What are the consequences of a pilot flying a scheduled airline flight with passengers deviating from a flight plan to perform a random maneuver?

Say during a normal landing procedure, he spots something interesting not in his normal flight plan nor in the normal landing procedure, and decides to do a fly over, then returns to land the plane normally.

I imagine he would be fired from his company, but would there be legal action against him? If so, what would be the severity of the crime? (We can assume the US or Europe).

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    $\begingroup$ Gee, the last sentence is kind of an invitation for discussion and a little too broad. Obviously he could hit him with a hammer or shoot him with a gun. $\endgroup$ – quiet flyer Jul 14 '19 at 22:45
  • $\begingroup$ I can make that a separate question $\endgroup$ – zundi Jul 14 '19 at 22:46
  • $\begingroup$ aviation.stackexchange.com/q/66578/1796 $\endgroup$ – zundi Jul 14 '19 at 22:51
  • $\begingroup$ Can you clarify exactly what scenario you mean? There's a big difference between someone ferrying a C172 solo under VFR to an uncontrolled airport, and someone flying a scheduled airline flight with another pilot and several hundred passengers on board. But both are commercial flights. $\endgroup$ – Pondlife Jul 14 '19 at 22:51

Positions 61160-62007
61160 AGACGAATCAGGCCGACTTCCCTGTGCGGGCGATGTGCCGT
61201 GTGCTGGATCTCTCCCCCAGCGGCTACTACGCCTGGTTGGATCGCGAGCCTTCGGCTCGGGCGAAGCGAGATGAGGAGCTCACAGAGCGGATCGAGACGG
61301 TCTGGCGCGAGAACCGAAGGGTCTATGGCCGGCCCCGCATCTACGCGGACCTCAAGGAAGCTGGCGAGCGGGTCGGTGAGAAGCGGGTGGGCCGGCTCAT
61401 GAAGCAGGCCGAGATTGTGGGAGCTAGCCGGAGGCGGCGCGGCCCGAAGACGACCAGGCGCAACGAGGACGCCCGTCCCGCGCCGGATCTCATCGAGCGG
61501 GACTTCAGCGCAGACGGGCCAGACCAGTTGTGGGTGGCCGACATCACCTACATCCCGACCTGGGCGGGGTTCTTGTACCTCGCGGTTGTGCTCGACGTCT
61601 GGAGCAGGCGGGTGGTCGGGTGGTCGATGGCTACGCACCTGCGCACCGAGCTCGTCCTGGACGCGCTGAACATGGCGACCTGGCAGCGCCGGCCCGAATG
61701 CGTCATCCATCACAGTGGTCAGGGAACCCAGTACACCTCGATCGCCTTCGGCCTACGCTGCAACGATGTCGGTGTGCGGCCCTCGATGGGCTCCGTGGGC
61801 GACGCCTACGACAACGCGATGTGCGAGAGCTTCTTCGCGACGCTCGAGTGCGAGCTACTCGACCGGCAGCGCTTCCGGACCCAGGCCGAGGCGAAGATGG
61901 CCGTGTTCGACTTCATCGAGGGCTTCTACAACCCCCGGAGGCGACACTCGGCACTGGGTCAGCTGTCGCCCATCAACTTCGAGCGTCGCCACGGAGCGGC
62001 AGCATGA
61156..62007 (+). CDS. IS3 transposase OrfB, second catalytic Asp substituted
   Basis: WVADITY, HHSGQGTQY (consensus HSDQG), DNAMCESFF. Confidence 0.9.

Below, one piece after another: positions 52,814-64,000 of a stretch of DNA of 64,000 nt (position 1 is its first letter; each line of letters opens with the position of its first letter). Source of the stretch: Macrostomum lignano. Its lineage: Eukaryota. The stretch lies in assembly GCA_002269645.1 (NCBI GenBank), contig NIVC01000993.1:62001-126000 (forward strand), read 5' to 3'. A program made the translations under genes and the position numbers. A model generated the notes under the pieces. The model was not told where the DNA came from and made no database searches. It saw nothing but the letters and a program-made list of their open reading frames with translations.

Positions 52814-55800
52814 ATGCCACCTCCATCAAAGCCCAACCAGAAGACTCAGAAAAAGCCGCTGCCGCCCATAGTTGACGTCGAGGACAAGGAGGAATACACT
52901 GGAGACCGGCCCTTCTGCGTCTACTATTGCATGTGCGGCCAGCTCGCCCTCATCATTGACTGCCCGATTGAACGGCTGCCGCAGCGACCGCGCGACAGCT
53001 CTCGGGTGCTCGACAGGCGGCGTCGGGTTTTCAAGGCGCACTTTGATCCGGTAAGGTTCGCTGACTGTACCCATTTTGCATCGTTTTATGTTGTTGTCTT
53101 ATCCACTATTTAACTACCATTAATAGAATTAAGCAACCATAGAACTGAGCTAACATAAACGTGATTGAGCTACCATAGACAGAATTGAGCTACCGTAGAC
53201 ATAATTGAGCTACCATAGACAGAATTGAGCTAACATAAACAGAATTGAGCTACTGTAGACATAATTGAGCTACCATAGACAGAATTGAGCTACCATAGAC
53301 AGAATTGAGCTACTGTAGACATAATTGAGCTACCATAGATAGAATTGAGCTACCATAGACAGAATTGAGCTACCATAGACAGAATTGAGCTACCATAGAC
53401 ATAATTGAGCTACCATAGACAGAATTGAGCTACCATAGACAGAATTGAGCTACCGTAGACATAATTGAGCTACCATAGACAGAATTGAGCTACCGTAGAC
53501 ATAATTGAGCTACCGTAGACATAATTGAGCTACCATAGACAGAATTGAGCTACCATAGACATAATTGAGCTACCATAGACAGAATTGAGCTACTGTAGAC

• $\begingroup$ @Pondlife Updated $\endgroup$ – zundi Jul 14 '19 at 22:54

As long as the pilots clear it with ATC and it doesn't violate the general rule against careless or reckless actions, there is nothing illegal about it. Pilots frequently request minor route changes, and ATC generally grants them if conditions permit. For instance, aircraft departing SFO often request a scenic pass by the Golden Gate Bridge as a treat for themselves and/or their passengers.

As long as no laws are broken (see above), their employer won't know whether the deviation was initiated by ATC or by the pilot, nor would they probably care even if they did know.

OTOH, if a pilot deviates from ATC instructions, it could potentially get them killed, so few pilots would knowingly do that. Deviations are almost always unintentional, and unless the pilot has a history of such problems that calls his qualifications into question, he/she will most likely get a "counseling" session and perhaps some refresher training.

  • $\begingroup$ "their employer won't know" That's not quite accurate. Almost all airlines are participating in a FOQA (Flight Operations Quality Assurance) programme. The airline might not directly get the data but if a particular pilot regularly requests deviations, this might come up. $\endgroup$ – Bianfable Jul 15 '19 at 15:35
  • $\begingroup$ @Bianfable FOQA is about safety and efficiency, and as long as key metrics are met, no alarm will be generated and no human will ever see the data. And unless a human reviews the radio tapes, they would have no idea who initiated any particular deviation out of dozens per flight times thousands of flights per day, nor any reason to care. And since most deviations are shortcuts (saving the employer money and passengers time), if anything, they want pilots to request deviations! $\endgroup$ – StephenS Jul 15 '19 at 16:42

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